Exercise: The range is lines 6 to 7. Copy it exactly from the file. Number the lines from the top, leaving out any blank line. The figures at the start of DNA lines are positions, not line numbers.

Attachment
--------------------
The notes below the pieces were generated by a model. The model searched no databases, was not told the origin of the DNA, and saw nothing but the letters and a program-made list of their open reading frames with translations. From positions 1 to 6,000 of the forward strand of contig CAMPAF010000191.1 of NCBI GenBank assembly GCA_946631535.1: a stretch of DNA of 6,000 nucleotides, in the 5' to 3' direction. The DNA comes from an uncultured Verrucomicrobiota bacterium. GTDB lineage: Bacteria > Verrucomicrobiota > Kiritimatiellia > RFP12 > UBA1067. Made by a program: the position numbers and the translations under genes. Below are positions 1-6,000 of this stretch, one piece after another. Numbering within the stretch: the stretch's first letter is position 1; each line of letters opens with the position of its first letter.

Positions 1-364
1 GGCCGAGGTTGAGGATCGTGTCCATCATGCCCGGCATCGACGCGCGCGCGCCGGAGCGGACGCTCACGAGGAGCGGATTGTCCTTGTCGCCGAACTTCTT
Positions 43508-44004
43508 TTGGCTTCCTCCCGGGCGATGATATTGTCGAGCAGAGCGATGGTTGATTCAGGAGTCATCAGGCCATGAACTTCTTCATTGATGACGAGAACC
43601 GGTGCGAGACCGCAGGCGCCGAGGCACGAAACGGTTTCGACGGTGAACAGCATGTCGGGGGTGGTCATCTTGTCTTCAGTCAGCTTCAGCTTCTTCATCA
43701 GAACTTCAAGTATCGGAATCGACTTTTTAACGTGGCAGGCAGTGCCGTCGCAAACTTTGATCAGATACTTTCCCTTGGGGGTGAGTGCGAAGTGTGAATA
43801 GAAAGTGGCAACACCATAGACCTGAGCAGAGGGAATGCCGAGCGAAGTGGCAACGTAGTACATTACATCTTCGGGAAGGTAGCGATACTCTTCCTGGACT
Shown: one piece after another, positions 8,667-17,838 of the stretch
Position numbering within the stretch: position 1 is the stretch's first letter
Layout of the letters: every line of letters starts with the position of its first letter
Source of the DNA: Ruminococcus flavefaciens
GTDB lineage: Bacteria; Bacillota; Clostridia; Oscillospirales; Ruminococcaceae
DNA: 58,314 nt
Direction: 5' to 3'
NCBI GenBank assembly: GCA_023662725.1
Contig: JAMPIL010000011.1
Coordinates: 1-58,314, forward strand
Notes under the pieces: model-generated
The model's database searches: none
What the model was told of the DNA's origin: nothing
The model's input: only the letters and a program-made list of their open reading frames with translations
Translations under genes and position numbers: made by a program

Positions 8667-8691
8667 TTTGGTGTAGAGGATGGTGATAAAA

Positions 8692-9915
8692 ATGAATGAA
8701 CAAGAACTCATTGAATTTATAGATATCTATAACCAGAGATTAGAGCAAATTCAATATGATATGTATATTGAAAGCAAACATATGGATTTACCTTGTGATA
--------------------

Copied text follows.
43601 GGTGCGAGACCGCAGGCGCCGAGGCACGAAACGGTTTCGACGGTGAACAGCATGTCGGGGGTGGTCATCTTGTCTTCAGTCAGCTTCAGCTTCTTCATCA
43701 GAACTTCAAGTATCGGAATCGACTTTTTAACGTGGCAGGCAGTGCCGTCGCAAACTTTGATCAGATACTTTCCCTTGGGGGTGAGTGCGAAGTGTGAATA